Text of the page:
Huguette Caland is an artist born in Lebanon, known for her paintings, drawings, textiles and sculptures. Caland moved to Paris and then California to develop her artistic practice, following a path less travelled for women in Lebanese society. Caland’s colourful and exuberant paintings reflect a life lived outside of convention.
1) She defies expectations
Caland’s father, Bechara El-Khoury, became the country’s first President after Lebanon gained independence from France in 1943, when Caland was 12. As the only daughter of the President, she was expected to conform to ideas about what women should wear and how they should act. However, Caland never let her position stand in the way of her dreams. She married and had three children with Paul Caland, the nephew of one of her father’s political rivals.
Beirut became the setting for Caland’s initial pursuit of liberation. In her thirties, she began studying art at the American University of Beirut, and soon started to incorporate explicit and personal subjects into her work. In Mustafa acrobate (Mustafa Acrobat) 1971, Caland depicts her lover, Mustafa, surrounded by faces and nude bodies.
2) She celebrates the body
Since childhood, Huguette had been scrutinised for her appearance and body shape, and her work shows an intense curiosity around the human form. In her paintings, folds, crevices and curves of bodies are often magnified to fill the frame, joyously occupying that space with their flesh. Many of her works take her own body as a point of influence. She transforms its shape into drawings of landscapes and abstract forms.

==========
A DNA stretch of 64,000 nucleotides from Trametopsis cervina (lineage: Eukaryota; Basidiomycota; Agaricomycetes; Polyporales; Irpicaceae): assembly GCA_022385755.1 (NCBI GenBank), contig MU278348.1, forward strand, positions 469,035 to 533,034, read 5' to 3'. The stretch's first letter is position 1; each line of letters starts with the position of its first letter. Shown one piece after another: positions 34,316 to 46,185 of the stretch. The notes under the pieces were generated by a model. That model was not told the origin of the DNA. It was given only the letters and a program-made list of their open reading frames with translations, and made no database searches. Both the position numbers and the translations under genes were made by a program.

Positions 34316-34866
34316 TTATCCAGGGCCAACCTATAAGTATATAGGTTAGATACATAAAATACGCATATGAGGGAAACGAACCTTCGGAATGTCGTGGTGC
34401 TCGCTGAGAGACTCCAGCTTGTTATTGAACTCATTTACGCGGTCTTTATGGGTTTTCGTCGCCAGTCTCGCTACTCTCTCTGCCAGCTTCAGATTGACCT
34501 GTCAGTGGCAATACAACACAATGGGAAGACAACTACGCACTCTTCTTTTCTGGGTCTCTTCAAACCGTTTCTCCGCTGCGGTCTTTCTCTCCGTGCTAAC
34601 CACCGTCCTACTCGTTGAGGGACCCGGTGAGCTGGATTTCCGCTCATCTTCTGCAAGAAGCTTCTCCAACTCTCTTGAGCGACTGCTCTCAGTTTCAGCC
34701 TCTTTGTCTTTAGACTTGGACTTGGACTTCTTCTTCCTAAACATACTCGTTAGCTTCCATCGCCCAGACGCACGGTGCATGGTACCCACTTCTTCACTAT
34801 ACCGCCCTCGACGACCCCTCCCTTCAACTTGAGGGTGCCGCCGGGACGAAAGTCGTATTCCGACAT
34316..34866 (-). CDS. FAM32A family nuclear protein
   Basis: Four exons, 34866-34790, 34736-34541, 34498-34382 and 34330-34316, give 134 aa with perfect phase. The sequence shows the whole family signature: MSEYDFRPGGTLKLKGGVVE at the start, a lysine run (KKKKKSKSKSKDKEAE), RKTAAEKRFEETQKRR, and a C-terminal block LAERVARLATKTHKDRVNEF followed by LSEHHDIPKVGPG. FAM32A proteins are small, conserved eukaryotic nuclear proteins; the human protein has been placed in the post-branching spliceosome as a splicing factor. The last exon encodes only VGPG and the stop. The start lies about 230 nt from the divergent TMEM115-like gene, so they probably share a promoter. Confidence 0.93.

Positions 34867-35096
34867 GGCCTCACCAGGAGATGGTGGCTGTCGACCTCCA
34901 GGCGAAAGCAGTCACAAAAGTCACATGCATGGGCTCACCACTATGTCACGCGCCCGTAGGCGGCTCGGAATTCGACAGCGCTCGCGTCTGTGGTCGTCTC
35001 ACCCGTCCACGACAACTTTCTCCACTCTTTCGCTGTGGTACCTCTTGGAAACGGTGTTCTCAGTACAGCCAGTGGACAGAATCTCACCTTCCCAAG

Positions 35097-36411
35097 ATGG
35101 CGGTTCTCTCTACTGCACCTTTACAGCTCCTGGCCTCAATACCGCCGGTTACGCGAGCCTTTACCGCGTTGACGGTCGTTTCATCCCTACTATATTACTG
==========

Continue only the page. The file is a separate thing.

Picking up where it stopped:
At a time when the prevailing fashion was to be tall and thin, such an approach liberated depictions of the female physique and challenged conventions around female beauty and desire. Caland’s paintings from the 1970s often celebrate the human body, sexuality and a voracious appetite for life.
3) She embraces sexuality
Caland grew up in a society where female sexuality was often repressed and rarely discussed. She challenges this narrative. Much of her work has a subtle eroticism, from her colourful Bribes de corps (Body Parts) paintings from the 1970s to her intricate ink drawings of intertwined bodies.
In particular, minimal line drawings such as her Flirt series 1972 playfully represent lips, noses and mouths that kiss, poke and prod. Such works rely on ambiguity to tantalise and create an erotic energy. They reflect Caland’s ability to create an artistic language to talk about sexuality.
4) She believes in freedom and self-fulfilment
In Beirut, Caland might have been expected to confirm to certain social norms, such as being a housewife, but she rarely did. As a mother and wife, Caland left her home in Lebanon and moved to Paris, France in order to pursue her artistic career.
In Paris, she collaborated with fashion designer Pierre Cardin. Caland had been designing her own kaftans from a young age, which led to her producing a line of kaftans with Cardin.
The collection focuses on the female self, liberated from the restrictive cuts and shapes so often seen in high-end fashion. The kaftan has a flowing shape that gives an androgynous outline to the body, and in designs such as Tête à tête (Face to Face) 1971, she decorates the textiles with faces and body parts.
5) Her work often looks back to Lebanon
Although Caland had moved to Paris in 1970 while her husband, children and lover stayed in Lebanon, she maintained close relationships with them. In the late 1970s and early 1980s, she painted several works that related to Lebanon and her family. Perhaps her most political work, Guerre incivile (Uncivil War) 1981 reflects on the Lebanese Civil War (1975–90) which was ongoing when she made this painting.
Huguette Caland’s first solo exhibition in the UK is at Tate St Ives 24 May - 1 September 2019.